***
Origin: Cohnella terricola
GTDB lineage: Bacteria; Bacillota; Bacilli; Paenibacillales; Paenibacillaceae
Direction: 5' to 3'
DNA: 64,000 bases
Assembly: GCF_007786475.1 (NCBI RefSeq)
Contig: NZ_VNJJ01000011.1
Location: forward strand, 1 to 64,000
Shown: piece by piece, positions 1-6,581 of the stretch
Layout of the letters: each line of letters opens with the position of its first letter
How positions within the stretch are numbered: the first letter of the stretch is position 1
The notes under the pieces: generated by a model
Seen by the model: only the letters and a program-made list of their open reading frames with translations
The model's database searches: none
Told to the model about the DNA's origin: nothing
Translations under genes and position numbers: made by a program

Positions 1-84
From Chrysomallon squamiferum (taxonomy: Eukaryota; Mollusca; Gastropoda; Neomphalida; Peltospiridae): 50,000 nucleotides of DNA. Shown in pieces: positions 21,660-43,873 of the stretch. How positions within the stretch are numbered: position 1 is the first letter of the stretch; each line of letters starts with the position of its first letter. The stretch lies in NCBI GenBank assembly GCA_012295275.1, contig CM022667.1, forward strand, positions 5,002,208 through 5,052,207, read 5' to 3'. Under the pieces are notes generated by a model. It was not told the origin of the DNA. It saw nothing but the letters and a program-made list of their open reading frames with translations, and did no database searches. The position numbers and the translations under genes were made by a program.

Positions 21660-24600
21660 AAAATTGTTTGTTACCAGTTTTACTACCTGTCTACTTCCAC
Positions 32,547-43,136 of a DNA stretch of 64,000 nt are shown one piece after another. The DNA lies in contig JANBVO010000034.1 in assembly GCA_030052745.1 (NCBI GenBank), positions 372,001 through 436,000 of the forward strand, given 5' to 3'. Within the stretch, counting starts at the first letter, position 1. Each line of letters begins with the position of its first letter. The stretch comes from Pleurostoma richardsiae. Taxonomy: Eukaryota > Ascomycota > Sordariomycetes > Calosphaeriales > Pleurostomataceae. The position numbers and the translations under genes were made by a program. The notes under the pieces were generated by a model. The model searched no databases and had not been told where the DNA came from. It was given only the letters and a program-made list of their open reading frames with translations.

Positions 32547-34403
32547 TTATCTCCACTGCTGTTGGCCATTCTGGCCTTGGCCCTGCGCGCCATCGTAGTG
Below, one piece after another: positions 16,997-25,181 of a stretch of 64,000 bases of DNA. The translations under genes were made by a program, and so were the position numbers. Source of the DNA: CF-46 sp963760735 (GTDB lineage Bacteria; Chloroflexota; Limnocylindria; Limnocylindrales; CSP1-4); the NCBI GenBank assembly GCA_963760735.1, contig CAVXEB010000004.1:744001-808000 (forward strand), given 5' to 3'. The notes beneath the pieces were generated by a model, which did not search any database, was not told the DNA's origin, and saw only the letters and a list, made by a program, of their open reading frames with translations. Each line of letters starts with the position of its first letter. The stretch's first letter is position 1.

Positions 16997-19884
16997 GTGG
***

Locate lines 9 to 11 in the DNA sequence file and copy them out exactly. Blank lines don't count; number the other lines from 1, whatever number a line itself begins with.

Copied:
Layout of the letters: each line of letters opens with the position of its first letter
How positions within the stretch are numbered: the first letter of the stretch is position 1
The notes under the pieces: generated by a model